I am playing with a lambda calculus and faced a question I find hard to reason about.

On the screenshot you may find the lambda calculus grammar. Is it an instance of the LL(k) grammar such that a recursive descent parser could handle it? How do you proof such a statement? What would be the best hint here?

Lambda calculus.


1 Answer 1


After some trivial factorization, I think it should be easy to prove it's LL(1) by constructing the LL(1) table for it. The grammar would be:

M ::= x | ( N )
N ::= λx.M | M M

Without the factorization, if you consider the simpler, obvious grammar:

M ::= x | (λx.Μ) | (Μ Μ)

it's not LL(1), as the second and third alternative share a common prefix (, but it's LL(2). In any case, you can definitely construct a recursive descent parser for it.

Edit: Adding a (non-standard, I must say) rule for redundant parentheses around terms complicates things. The following grammar is not LL(k) for any value of k:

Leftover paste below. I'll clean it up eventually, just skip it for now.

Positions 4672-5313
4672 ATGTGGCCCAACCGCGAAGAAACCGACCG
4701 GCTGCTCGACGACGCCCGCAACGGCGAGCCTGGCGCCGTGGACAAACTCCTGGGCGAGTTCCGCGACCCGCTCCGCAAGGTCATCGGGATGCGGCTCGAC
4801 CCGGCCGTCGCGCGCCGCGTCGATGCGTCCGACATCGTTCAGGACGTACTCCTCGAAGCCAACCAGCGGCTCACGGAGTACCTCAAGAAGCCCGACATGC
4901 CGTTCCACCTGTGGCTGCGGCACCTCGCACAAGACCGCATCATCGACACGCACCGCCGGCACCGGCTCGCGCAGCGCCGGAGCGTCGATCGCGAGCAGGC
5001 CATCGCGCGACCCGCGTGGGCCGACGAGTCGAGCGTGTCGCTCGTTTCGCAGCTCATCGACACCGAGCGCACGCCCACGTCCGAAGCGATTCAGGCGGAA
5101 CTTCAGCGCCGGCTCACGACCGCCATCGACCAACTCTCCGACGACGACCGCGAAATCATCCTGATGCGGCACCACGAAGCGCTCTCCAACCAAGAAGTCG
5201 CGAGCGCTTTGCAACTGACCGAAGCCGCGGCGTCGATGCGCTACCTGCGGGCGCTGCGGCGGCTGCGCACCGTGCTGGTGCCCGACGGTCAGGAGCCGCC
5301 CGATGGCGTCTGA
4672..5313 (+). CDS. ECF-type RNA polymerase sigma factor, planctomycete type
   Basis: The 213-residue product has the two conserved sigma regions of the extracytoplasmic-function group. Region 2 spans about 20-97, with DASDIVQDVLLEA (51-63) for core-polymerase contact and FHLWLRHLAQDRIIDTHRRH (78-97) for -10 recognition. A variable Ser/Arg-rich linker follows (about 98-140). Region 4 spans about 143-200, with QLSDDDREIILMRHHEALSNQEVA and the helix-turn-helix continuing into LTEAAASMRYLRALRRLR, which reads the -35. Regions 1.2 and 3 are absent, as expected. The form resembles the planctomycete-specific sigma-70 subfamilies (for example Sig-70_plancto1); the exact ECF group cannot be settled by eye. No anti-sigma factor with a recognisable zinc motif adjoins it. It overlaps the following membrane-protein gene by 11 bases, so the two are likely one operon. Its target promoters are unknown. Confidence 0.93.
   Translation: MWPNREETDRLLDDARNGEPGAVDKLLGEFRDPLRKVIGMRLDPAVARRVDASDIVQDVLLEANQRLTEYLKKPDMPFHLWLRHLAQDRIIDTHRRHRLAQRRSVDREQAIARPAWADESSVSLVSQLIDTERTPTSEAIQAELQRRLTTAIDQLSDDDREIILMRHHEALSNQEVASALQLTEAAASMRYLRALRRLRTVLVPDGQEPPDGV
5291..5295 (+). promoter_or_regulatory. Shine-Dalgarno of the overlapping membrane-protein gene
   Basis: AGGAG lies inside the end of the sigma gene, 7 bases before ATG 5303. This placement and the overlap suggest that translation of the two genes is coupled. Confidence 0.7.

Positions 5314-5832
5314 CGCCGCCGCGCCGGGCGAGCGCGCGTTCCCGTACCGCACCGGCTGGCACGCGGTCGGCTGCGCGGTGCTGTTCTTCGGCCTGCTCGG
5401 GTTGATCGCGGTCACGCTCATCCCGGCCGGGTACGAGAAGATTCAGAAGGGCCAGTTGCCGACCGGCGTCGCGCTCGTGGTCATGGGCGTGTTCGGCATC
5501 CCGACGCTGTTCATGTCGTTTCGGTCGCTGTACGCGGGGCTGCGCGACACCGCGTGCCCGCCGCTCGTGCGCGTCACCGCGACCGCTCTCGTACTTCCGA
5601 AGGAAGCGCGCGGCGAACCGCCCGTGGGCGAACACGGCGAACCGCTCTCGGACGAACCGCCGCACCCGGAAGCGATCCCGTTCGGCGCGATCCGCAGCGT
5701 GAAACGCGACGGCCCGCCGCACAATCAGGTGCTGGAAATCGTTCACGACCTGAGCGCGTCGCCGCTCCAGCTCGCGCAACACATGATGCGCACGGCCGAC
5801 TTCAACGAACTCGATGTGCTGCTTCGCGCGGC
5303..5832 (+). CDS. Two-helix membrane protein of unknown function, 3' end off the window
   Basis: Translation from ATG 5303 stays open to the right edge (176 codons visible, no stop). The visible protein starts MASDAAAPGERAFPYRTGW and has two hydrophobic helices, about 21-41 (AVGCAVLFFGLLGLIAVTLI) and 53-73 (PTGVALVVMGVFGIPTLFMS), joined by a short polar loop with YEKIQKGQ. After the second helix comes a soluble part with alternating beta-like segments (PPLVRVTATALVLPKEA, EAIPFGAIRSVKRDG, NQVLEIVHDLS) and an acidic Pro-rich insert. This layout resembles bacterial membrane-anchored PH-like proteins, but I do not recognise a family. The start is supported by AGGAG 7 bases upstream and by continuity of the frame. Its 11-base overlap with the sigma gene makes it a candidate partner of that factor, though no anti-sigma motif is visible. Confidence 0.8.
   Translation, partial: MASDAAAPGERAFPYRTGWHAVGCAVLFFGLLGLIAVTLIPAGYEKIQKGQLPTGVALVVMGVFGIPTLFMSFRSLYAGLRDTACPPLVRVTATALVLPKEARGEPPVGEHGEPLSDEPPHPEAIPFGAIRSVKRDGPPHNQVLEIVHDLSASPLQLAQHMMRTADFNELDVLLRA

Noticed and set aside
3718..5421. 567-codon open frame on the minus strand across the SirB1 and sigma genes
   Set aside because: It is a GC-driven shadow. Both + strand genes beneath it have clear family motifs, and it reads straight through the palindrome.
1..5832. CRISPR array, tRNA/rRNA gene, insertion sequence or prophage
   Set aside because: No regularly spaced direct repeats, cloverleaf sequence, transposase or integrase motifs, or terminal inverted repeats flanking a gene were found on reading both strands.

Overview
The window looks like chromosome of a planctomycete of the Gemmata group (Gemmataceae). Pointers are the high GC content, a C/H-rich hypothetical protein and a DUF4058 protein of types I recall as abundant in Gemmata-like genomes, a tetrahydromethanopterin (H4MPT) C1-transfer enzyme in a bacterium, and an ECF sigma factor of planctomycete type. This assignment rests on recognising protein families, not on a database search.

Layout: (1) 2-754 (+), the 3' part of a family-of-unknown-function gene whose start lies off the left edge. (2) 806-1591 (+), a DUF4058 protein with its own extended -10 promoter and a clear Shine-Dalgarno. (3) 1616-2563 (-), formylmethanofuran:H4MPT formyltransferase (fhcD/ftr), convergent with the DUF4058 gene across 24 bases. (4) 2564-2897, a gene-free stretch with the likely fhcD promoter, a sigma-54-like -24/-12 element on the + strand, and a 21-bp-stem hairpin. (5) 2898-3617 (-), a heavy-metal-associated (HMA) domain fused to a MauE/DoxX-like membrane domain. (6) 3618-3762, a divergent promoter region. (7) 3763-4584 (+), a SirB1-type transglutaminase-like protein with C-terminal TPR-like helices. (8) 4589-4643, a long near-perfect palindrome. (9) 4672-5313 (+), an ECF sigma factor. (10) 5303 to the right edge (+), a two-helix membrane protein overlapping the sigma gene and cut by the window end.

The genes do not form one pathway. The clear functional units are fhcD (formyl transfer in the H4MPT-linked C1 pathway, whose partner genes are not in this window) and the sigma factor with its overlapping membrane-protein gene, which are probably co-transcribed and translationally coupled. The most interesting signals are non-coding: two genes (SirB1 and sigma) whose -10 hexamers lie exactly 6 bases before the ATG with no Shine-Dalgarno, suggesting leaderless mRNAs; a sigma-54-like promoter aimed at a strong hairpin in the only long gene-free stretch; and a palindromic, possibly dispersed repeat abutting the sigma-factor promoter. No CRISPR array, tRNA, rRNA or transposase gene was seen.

M ::= x | (λx.Μ) | (Μ Μ) | (M)

The reason is that, in order to decide between the third and the fourth alternative, a predictive parser would have to read the common prefix (M, which can be arbitrarily long.

However, after factorization, the following equivalent grammar is again LL(1):

M ::= x | (N)
N ::= λx.Μ | Μ L
L ::= Μ | ε
  • $\begingroup$ But this way you won't be able to (x) for example or ((\x . x)), right? $\endgroup$
    – Zazaeil
    Commented Mar 28, 2023 at 17:07
  • $\begingroup$ Seems that you are missing the M := (M) case, which indeed was not mentioned at the screenshot I've posted, yet assumed. $\endgroup$
    – Zazaeil
    Commented Mar 28, 2023 at 17:14
  • 2
    $\begingroup$ @Zazaeil, I edited the answer. Let me comment, however, that redundant parentheses are not part of the lambda calculus grammar. $\endgroup$
    – nickie
    Commented Mar 29, 2023 at 0:09
  • $\begingroup$ thanks, I didn't know that. $\endgroup$
    – Zazaeil
    Commented Mar 29, 2023 at 12:18

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